The YES Abroad (Kennedy-Lugar Youth Exchange and Study Abroad) program offers 65 scholarships to high school students to study abroad in countries with significant Muslim populations. Countries include Bosnia and Herzegovina, Ghana, India, Indonesia, Macedonia, Malaysia, Morocco, Oman, Philippines, South Africa, Thailand, and Turkey. More information at: http://yes-abroad.org/

YFU (Youth for Understanding) provides several partial scholarships to study abroad in countries like Japan, Finland, Germany, Argentina, Brazil, Chile, Ecuador, Uruguay, Venezuela, etc. More information at: http://yfuusa.org/american-students/scholarships.php#

The CIEE Leadership Academy program offers scholarships to study abroad for a month in the summer and do community service projects in one of the following locations: China, Czech Republic, Dominican Republic, Ghana, Japan, Jordan, Senegal, or Spain. More information at: http://www.ciee.org/high-school-summer-abroad/

In the summer of 2013, I went to Nanjing, China with the CIEE Leadership Academy. It was definitely one of the greatest experiences of my life. I stayed with a host family, learned more about the Chinese culture and way of life, taught English to elementary school students at a local school, and made friends of a lifetime. If you want to read more of what I actually did during the 4 months, you can read about it here: https://christinathepolyglot.wordpress.com/2013/07/28/ciee-leadership-academy-in-china/

The AFS (American Field Service) organization also offers some partial and full scholarships. These scholarships include the BP Global Citizens of Tomorrow scholarship for students who want to study abroad in Brazil, China, India, Malaysia, or South Africa; the Cultural Explorer Merit scholarship for students who want to study abroad in Bosnia and Herzegovina, China, Egypt, Ghana, India, Indonesia, Russia, Turkey, or Thailand; Japan scholarships; and several other scholarships by state. One state scholarship I would like to talk about is the Speedwell scholarship. The Speedwell scholarship offers 30 full scholarships to students from Northeastern Pennsylvania. I am personally thankful for this scholarship and for the donors, because without this scholarship I wouldn’t have been able to go to Germany and fulfill my dream.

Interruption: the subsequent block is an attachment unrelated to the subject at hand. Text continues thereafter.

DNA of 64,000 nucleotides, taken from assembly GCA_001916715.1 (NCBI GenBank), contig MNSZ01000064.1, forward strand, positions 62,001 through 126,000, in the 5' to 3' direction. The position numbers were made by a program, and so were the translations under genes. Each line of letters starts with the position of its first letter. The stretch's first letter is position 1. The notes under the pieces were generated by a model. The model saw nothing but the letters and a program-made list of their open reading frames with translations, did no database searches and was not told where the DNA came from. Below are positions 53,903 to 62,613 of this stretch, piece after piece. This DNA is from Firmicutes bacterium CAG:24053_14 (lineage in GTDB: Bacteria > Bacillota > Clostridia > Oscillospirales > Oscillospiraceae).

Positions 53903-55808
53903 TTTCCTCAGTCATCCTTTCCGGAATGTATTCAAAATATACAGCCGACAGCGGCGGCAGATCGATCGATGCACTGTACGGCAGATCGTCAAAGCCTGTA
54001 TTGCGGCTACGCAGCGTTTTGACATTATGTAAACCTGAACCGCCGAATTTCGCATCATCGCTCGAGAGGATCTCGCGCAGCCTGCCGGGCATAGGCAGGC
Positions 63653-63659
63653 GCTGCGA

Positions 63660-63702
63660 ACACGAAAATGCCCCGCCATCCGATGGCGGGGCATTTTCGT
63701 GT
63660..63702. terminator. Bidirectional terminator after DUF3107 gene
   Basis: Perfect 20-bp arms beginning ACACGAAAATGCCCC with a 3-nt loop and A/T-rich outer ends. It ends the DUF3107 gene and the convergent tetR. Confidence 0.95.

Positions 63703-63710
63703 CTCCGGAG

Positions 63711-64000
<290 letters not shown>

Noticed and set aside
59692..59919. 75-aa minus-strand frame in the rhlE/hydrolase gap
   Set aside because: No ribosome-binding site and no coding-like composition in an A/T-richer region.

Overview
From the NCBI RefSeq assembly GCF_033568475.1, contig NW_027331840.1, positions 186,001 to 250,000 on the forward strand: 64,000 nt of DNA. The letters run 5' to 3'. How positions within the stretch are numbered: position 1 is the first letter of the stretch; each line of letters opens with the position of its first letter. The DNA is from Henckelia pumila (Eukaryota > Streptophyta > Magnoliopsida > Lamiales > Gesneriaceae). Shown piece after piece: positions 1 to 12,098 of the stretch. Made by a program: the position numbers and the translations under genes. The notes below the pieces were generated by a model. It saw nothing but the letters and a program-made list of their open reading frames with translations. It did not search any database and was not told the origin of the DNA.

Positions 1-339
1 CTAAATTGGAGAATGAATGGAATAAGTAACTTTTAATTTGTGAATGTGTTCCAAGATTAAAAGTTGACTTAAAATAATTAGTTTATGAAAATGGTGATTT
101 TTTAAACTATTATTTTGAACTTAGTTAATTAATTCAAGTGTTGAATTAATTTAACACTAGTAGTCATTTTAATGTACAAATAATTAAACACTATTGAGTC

If you’re even considering about studying abroad, please apply for these scholarships. It is a lot of hard-work and effort, writing dozens of essays, getting teacher recommendations, going through interviews, and the roller coaster emotions. But trust me, in the end it is definitely worth it.

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The Berlin Wall

It’s been almost 2 weeks since my departure from Germany. So far I’ve been really busy with appointments, studying, watching the World Cup, and readjusting back to American life. Now that I have a little bit of time, I would like to tell you one of my favorite highlights in Germany.

One month ago, my host family and I took a trip to the capital of Germany-Berlin! We walked around the city for a bit, went to tour the dome at the Reichstag, took a city bus tour, and saw the one thing I wanted to see most-the Berlin Wall!

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I remember that I’ve always wanted to see the Berlin since the 6th grade, when I learned it in my Social Studies class. And coming across the Berlin Wall that day was actually pure luck. I knew that most of the wall was torn down, and probably wouldn’t be able to see it still standing. We were actually looking for a parking spot, when we suddenly find a part of the wall still standing.

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Some history about the wall:

After WWII was over, the German Reich was taken over by the Allies and split up into four zones: (Western Germany) American, British, French, and (Eastern Germany) Soviet. And Berlin was split up into the same four zones. On August 13, 1961, the communist party of the German Democratic Republic began putting up barbed wire and a protection wall between East and West Germany. The people of East Berlin were basically deprived from the western world. They were not allowed to leave East Berlin, and if they try to escape-they were shot by the border patrol. However, Germans from West Berlin and West Germany were allowed to go to East Berlin by going through Checkpoints, such as Checkpoint Charlie (pictured above). At least 136 people died trying to escape, and over 5,000 people have successful escaped from the East to the West. Communism began to falter in 1988 and 1989 in countries like Hungary, Poland, and Czechoslovakia. And in 1989, an announcement from the East German government official Gunter Schabowski came-the borders between East and West Berlin were open. There was a huge celebration afterwards. People began hammering the wall down. After the wall came down, East and West Germany were finally reunited as one single state on October 3, 1990.

East and West Germany

East and West Berlin

First Two Weeks